Almost one in two savers (42 per cent) are worried that their pension funds will fall as a result of Brexit, according to new research.
In contrast just 4 per cent of those surveyed were anticipating any form of “Brexit bounce” on their pensions.
The survey — from Aegon — found that younger people had the most negative outlook, with 46 per cent saying they feared their pensions would fall in value as a result of Brexit.
Confidence has fallen sharply among this age group, as only 35 per cent were anticipating a negative impact when the same survey was carried out in 2017.
However overall these figures have remained broadly stable over this period.
This comes despite many people having experienced positive investment growth since the Referendum. Analysis by Aegon reveals that £50,000 — the size of the average pension pot — invested in the FTSE 100 on the date of the referendum (23 June 2016) would have seen a rise of 32 per cent to more than £66,000 before charges.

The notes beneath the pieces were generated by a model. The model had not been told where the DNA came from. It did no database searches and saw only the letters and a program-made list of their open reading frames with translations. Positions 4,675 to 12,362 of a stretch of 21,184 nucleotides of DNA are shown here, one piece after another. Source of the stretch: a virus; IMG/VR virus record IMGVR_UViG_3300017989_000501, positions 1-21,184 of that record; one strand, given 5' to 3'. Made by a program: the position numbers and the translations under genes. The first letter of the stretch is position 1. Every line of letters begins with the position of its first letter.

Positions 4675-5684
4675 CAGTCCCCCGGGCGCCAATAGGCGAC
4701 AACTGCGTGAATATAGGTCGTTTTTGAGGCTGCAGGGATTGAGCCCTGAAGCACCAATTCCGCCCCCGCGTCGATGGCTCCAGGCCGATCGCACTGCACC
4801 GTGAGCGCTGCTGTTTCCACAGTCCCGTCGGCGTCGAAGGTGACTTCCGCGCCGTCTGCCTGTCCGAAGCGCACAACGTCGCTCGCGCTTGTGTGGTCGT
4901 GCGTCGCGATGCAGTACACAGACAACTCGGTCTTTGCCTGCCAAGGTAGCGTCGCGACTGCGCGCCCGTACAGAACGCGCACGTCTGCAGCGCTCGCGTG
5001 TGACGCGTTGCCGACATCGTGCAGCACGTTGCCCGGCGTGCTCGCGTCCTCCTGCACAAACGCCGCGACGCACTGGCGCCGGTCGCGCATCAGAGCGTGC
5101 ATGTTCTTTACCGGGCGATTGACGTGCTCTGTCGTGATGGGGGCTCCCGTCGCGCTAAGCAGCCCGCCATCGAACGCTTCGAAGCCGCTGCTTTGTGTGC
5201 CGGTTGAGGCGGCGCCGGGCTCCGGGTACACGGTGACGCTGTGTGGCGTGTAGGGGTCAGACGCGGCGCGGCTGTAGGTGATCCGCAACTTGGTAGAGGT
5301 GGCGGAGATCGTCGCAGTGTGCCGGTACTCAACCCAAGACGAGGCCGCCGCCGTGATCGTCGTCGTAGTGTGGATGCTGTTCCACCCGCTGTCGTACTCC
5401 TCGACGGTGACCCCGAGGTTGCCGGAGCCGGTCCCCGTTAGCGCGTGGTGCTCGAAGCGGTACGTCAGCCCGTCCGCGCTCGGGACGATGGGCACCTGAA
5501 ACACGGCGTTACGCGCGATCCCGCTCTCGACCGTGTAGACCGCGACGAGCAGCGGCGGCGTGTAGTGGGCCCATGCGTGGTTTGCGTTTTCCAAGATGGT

The FTSE 100 companies have a high proportion of earnings outside the UK and the index has benefitted from weak sterling.
Aegon’s pension director Steven Cameron says: “Despite the ongoing developments, controversy and daily drama around Brexit, pension saver confidence around the impact of Brexit remains almost completely unchanged compared to two years ago.
“Over 4 in 10 people continue to expect it to have a negative impact on the value of their pension, while only 1 in 25 expect it to impact positively. The remainder are unsure or expect no impact.”
He adds: ““While we have seen a fair amount of investment market volatility since the Referendum, this doesn’t have any immediate effect on pension savers who are not yet taking an income. If your planned retirement is still many years away, the best course of action is generally to keep saving. If you are about to start taking an income, we recommend seeking professional advice on the best approach to investing.”